I stopped running CocoaLove after 3 years because the stress of executing a professional ~125 attendee conference is massive. Before I started I didn't realize how much the stress of being personally responsible for a $50k budget (when you're not out to make money, margins are kept thin. I broke even thankfully.) would affect me mentally during ticket sales. I loved planning it, and I loved seeing it all come together, but the process was quite taxing even with help.
The goal of CocoaLove was not to put on the "best technical conference" or something like that, but to bring the community together. Sure the talks were a highlight of the event, always wonderful and some of my favorite talks I've seen, but they were on topics that would help spark conversations between attendees. They were never technical / instructive in nature; the talks weren't the point per se. Lively conversations, with people not even once opening their laptop, was my metric for success at CocoaLove. Fortunately I was able to consider CocoaLove a success for 3 years straight.
Of course, I was sad to see it end. But turns out I just couldn't stay away from the idea of finding ways to bringing people together.
I started planning a new thing back in December, and it finally happened this weekend.
Fireside Cocoa: ⛷🏂 + 👩💻🔥👨💻
Simple premise: a long-weekend trip with a dozen people in the iOS / Mac community to ski / snowboard at Killington Vermont. Grab a private condo, provide transportation, and see what happens. It was largely an experiment to see how well something like this would work so I kept it small to start. My goal was to take the best parts of CocoaLove, the people and their interactions, and just do that. No speakers, no talks, no schedule. Not a conference, but a retreat.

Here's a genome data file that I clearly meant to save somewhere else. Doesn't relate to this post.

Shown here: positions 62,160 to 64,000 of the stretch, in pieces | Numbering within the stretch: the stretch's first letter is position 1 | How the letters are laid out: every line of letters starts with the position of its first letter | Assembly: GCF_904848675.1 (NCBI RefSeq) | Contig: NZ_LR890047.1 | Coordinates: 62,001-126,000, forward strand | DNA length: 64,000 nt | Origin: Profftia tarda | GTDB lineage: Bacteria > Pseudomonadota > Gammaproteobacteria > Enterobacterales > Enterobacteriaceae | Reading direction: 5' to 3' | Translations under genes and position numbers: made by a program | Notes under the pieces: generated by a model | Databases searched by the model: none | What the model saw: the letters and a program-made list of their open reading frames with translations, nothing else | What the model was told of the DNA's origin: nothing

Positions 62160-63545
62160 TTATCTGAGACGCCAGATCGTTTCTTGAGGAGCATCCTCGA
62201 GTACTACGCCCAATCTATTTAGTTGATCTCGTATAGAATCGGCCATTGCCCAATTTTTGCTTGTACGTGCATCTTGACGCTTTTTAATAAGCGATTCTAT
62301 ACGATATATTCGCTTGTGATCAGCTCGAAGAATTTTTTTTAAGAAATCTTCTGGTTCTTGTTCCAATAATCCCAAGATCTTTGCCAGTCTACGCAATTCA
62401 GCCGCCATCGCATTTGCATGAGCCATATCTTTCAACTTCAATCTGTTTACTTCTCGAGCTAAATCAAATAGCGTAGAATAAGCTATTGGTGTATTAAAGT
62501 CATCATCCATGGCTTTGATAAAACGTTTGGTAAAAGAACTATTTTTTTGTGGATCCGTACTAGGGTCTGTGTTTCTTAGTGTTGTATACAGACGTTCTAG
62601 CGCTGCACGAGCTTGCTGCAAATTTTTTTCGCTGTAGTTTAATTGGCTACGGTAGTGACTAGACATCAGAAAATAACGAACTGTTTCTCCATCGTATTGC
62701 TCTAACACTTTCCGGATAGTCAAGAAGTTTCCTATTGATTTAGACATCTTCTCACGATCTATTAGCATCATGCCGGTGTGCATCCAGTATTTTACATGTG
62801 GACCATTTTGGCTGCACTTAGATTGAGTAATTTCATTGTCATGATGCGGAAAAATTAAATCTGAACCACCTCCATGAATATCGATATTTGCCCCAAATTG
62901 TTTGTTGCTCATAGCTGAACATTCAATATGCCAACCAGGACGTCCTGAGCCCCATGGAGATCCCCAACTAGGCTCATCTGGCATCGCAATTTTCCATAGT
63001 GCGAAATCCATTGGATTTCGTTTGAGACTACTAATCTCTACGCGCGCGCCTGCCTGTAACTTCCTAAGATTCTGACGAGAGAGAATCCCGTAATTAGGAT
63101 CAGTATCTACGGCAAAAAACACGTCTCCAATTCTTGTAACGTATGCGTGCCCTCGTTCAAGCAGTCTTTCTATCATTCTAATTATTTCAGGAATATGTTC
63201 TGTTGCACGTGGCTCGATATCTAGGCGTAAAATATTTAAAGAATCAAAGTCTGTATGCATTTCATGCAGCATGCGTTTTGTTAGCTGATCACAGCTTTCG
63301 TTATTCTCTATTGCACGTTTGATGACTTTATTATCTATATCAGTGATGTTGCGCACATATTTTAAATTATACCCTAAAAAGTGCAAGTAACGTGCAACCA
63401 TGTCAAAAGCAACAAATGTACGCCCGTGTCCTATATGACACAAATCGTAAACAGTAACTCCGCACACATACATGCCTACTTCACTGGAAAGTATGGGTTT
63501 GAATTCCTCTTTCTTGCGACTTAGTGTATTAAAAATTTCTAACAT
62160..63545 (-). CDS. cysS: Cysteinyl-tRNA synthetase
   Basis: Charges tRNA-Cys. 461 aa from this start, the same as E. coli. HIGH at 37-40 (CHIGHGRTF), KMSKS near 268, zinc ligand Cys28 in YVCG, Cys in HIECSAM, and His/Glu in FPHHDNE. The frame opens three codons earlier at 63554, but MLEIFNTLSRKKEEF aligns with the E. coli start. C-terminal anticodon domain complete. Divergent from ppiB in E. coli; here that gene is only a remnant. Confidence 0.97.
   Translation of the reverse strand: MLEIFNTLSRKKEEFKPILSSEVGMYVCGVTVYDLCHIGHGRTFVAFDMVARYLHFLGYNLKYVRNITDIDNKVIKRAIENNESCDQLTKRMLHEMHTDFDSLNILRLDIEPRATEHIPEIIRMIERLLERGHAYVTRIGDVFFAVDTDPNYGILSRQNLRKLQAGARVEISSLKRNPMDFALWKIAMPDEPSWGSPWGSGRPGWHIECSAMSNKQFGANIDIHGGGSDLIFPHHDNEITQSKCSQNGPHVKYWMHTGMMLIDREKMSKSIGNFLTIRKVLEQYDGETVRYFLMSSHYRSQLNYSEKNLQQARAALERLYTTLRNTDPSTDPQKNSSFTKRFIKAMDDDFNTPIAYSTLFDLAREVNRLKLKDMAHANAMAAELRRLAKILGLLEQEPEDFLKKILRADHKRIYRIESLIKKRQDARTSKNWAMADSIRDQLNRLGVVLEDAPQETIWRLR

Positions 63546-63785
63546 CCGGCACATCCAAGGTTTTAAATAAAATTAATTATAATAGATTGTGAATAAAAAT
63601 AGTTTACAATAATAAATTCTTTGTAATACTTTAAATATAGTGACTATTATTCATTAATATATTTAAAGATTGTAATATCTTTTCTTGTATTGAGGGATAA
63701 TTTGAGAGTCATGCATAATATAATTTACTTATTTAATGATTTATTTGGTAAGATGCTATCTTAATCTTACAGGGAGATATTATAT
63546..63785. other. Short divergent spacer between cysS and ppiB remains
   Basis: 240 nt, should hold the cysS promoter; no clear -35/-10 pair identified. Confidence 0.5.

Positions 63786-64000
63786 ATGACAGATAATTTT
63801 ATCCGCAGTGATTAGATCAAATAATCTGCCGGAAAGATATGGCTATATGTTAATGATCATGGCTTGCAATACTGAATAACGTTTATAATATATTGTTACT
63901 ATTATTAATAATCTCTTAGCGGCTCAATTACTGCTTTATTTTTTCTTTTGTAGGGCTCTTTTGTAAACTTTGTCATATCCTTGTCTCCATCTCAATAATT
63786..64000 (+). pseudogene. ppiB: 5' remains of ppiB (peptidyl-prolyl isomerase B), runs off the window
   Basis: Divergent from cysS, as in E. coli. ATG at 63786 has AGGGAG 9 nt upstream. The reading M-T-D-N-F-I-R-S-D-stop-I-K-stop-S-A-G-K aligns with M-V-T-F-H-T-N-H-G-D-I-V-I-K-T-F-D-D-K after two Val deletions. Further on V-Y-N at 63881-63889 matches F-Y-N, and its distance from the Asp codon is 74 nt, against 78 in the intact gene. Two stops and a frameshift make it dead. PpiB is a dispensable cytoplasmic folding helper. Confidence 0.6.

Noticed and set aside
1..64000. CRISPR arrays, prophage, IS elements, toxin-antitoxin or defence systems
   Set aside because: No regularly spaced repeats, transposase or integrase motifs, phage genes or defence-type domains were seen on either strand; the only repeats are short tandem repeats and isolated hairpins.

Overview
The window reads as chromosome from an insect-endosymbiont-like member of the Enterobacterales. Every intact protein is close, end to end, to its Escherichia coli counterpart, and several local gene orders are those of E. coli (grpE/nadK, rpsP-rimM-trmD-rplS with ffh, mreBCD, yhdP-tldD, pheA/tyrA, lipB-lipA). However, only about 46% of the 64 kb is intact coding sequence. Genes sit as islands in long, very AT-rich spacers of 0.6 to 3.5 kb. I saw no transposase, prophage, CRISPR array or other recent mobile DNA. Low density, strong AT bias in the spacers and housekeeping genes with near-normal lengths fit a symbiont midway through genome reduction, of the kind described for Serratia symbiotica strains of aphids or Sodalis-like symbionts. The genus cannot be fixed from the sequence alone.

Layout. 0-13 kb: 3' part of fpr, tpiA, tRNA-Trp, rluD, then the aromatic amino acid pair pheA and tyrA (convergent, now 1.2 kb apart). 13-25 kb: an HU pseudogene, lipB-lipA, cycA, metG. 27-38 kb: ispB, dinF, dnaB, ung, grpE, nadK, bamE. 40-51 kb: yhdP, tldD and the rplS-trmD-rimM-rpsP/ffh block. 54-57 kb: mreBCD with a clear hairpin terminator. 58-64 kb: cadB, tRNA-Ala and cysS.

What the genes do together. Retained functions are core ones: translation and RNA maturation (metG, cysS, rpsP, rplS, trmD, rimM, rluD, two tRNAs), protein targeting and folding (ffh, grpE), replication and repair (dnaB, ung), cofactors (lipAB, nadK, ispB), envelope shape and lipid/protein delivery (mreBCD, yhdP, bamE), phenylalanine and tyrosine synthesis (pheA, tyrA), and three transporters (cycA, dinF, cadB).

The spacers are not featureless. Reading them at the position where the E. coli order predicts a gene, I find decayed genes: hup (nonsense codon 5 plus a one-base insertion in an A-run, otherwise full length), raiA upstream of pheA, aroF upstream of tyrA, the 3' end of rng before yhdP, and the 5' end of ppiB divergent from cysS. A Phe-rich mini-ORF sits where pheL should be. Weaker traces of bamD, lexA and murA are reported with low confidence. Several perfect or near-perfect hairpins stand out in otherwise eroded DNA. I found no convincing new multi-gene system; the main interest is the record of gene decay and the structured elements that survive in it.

Now that the event is over: I think this kind of event is my new jam. It was a blast and a huge success. I'm 99% sure I'm doing it again next year.
But, unlike a conference, I'm not sure about my path forward for next year. This event can't grow too much in size; keeping it under 20 people is likely ideal. I don't want public ticket sales per se, but I also don't want to keep this limited to just people I know.
But I've got a year to figure that out. In the mean time I'm glad I found a way to combine two of my passions: snowboarding and our community.